“The report also showed how dependent the CIA often was on single sources of information. For example, a significant shift in 2002 in the intelligence community’s assessment of Iraq’s biological weapons was based almost exclusively on information provided by one individual, who asserted Iraq had mobile bioweapons laboratories.
The individual, code-named “Curve Ball,” was debriefed by a foreign intelligence service and the only American to meet Curve Ball thought he was an alcoholic. Others in the Pentagon raised concerns about Curve Ball’s credibility, but his information still became the centerpiece of Secretary of State Colin L. Powell’s presentation to the United Nations seven weeks before the war.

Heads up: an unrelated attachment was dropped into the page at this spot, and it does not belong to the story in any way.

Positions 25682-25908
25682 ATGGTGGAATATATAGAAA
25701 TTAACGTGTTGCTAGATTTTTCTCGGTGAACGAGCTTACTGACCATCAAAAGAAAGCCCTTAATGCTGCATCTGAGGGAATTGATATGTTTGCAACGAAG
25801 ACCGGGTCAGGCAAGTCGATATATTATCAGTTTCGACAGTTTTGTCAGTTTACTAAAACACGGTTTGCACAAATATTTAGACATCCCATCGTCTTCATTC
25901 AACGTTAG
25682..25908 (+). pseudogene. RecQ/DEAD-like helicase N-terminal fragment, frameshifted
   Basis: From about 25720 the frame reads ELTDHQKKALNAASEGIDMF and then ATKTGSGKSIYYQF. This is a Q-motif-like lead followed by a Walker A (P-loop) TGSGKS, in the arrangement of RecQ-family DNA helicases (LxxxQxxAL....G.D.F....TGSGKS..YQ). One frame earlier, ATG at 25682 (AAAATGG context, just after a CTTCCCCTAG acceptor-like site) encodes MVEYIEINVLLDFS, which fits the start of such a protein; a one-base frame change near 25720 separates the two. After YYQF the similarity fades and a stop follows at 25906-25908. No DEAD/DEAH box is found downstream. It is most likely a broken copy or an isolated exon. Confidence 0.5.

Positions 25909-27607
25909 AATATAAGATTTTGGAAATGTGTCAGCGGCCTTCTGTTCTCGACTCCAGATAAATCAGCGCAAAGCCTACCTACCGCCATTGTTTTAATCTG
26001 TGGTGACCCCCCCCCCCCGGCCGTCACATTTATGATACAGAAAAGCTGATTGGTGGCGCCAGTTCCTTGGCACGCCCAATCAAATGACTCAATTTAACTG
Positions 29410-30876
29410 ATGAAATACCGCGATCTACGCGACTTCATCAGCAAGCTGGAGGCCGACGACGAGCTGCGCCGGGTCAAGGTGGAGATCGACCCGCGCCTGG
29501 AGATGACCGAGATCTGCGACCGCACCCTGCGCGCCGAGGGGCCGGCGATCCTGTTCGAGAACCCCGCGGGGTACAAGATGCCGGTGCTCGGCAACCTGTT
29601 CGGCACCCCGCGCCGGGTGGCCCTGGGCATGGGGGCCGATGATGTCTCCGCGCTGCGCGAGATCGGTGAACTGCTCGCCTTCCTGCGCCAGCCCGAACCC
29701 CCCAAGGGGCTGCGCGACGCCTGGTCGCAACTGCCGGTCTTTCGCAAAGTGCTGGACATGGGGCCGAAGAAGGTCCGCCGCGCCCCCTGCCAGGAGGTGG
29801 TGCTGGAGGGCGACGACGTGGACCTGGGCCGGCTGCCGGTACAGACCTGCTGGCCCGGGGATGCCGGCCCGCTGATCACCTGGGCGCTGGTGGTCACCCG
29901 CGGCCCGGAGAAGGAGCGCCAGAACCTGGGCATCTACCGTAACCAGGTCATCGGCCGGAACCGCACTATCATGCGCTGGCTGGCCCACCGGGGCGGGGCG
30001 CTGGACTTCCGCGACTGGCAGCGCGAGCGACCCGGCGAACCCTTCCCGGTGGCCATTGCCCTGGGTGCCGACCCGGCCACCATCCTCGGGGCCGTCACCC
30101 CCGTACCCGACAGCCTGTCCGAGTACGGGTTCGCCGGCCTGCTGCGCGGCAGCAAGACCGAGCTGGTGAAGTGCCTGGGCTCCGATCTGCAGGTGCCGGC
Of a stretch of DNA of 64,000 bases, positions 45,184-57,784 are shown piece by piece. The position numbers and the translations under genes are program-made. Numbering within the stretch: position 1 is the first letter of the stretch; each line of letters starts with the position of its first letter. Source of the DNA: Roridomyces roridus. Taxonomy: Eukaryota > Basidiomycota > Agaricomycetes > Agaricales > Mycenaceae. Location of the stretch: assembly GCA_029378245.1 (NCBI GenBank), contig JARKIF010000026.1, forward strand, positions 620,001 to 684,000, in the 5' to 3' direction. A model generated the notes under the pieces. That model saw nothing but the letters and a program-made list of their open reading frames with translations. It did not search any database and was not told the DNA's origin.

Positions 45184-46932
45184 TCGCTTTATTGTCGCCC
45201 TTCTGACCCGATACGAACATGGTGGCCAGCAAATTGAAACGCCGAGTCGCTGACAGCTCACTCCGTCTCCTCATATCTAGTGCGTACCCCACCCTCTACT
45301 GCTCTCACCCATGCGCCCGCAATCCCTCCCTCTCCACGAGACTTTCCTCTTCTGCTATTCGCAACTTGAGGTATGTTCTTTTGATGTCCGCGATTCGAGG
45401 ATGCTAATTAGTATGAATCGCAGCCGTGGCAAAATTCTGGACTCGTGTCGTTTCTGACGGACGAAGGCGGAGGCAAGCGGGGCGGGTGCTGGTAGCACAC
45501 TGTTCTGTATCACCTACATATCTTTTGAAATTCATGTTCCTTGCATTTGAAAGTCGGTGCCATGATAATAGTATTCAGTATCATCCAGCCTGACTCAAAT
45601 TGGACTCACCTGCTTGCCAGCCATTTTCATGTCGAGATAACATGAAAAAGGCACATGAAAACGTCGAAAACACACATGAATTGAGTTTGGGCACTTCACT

Despite a 2002 assessment that determined there was a 50 percent chance that Iraq possessed the smallpox virus, the only fresh information to that effect came from a single defector in 2000. ”
Panel Condemns Iraq Prewar Intelligence
Senate Report Faults 2002 Estimate Sent To Hill, Accuses the CIA of ‘Group-Think’
By Dana Priest and Dafna Linzer
Washington Post Staff Writers
Saturday, July 10, 2004; Page A01